20 Oct European Premier League plans are further proof that greed is now the driving force of football | UK News
“Oh f*** off.”
That was the reaction from ex-Liverpool defender Jamie Carragher to news that discussions about a new European Premier League were cantering along – and that his former club was involved.
Carragher isn’t alone in his outrage.
There is a disconnect between the desires of fans and of the billionaires who run certain football clubs, including American John W Henry in the case of Liverpool and the Glazer family for Manchester United.
This detachment is more obvious with every plot where the aim is to further boost the size and wealth of the biggest and richest clubs.
Echoing his Sky Sports punditry colleague Carragher, former Manchester United and England defender Gary Neville slammed the idea as “another wound for football”.
“The big issue that I have with it, is that at this moment in time, in the middle of a pandemic and when football is on its knees at so many different levels, the idea that a $6bn package is being put together to set up a new league when lower clubs are scrambling around to pay wages and stay in existence,” he told Sky Sports News.
“If they can pull $6bn together for a European league, then they can pull together £150-200m to save the rest of football in this country. It’s obscene.”
Last week, Project Big Picture – a blueprint also marshalled along by Liverpool and Manchester United – caused outrage among the Premier League clubs before falling at the first hurdle.
The revelation that Europe’s biggest clubs are discussing a new competition will divide once more.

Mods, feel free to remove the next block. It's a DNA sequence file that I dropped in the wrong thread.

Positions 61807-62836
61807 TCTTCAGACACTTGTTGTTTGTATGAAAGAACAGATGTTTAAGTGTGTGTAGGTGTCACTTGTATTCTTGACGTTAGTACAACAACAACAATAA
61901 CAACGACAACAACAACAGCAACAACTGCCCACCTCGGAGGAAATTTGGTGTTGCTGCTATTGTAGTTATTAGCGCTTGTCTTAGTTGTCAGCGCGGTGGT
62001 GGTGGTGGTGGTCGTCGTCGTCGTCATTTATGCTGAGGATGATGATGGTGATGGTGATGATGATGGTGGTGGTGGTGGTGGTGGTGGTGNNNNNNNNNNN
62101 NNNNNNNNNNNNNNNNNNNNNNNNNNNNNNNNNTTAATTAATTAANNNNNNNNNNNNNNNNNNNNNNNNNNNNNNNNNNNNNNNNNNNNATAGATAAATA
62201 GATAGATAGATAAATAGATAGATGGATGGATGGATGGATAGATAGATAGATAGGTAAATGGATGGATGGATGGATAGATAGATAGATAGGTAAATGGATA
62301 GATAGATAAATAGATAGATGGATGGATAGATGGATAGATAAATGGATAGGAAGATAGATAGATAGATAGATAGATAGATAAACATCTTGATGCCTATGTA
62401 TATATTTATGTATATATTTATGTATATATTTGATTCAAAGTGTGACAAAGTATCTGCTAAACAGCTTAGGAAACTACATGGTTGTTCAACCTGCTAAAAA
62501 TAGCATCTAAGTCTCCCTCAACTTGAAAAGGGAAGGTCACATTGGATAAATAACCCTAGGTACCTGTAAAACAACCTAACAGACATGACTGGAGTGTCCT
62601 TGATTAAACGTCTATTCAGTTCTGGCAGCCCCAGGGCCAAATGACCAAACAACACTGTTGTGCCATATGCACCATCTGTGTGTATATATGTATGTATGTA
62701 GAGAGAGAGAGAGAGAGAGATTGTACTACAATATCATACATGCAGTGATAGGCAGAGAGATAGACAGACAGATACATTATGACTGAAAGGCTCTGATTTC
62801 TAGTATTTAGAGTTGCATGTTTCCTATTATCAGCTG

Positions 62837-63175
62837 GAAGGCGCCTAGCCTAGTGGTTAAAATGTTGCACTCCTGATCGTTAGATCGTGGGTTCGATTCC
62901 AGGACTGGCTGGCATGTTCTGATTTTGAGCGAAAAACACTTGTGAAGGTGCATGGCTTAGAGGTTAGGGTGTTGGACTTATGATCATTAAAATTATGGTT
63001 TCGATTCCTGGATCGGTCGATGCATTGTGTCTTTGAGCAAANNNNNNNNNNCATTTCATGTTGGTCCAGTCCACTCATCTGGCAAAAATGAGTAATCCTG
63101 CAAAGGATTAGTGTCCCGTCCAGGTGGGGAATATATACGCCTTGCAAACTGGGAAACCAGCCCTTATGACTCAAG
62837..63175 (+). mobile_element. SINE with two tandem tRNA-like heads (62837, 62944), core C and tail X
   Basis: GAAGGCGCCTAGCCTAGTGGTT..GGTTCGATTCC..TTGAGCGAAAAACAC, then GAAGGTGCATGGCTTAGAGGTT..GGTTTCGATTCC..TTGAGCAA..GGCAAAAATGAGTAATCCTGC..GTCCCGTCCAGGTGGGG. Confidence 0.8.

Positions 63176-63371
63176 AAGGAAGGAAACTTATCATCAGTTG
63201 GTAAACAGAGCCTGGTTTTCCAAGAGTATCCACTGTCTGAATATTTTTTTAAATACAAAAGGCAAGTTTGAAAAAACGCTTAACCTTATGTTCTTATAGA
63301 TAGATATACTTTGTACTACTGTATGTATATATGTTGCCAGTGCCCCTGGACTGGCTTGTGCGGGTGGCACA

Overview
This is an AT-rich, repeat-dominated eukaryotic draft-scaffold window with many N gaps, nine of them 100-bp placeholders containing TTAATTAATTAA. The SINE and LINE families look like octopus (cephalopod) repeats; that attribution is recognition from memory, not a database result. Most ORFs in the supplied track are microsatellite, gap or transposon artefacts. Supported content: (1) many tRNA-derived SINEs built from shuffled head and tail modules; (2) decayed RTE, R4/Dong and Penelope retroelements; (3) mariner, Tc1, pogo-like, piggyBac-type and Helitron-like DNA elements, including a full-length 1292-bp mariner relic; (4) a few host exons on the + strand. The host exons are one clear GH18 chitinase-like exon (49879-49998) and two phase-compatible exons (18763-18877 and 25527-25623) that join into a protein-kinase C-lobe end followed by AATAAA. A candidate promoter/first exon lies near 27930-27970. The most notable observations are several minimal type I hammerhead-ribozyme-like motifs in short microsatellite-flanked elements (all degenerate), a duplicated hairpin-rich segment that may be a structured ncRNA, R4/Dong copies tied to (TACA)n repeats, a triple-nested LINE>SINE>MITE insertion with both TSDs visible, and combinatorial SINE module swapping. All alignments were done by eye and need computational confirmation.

We are in the throes of one of the most exciting Premier League seasons in history – albeit played in almost empty stadiums – with unexpected results, shed loads of goals and no obvious title favourite.
Most fans don’t want a closed shop which means eternal predictability and no possibility of fairy tales like Leicester City’s title win in 2015-16.
Similarly, there is little to no clamour for more European club games and certainly not hundreds of games a season, many of them meaningless and the same old teams on a merry-go-round with no jeopardy.
But the super owners of these clubs care not a jot about increasing competitiveness domestically or across Europe; they would rather dominance, power and yet more money. A European Premier League would solidify this.
A statement from the Football Supporters Association summed up the distaste fans felt.
“Football in all its forms in the UK, from grassroots to the top tier, occupies far too important a place in our society, our culture and our communities to be jeopardised by an even greater concentration of wealth in the hands of half a dozen big clubs. Decisive action is now needed to protect the game we love,” it said.
The idea of a so-called European Super League has been discussed several times over the past two decades.
In recent years, the man at the centre of these talks has been Real Madrid’s president Florentine Perez. He still is that man.
No legally binding documents have been signed and there is still time for this plan to fail as previous iterations have.
But it does not mean that it will. The landscape has changed with the pandemic, talks are at an advanced stage and £4.6billion of financial backing has been promised by JP Morgan.
In 2018, when talks were ongoing about a European Super League, FIFA President Gianni Infantino said he would ban any players involved from featuring in the World Cup.
Crucially, this so-called European Premier League has apparent backing from world football’s governing body.
It could, of course, be posturing by some clubs to increase their negotiating power ahead of talks about revamping the Champions League format from 2024, scheduled for early next year
But the fact remains that there is increasing noise about new leagues, possible breakaways and secret plots involving some of Europe’s biggest clubs.
That is no mistake – these owners are seemingly so divorced from the communities which are home to their football clubs that greed has become the driving force.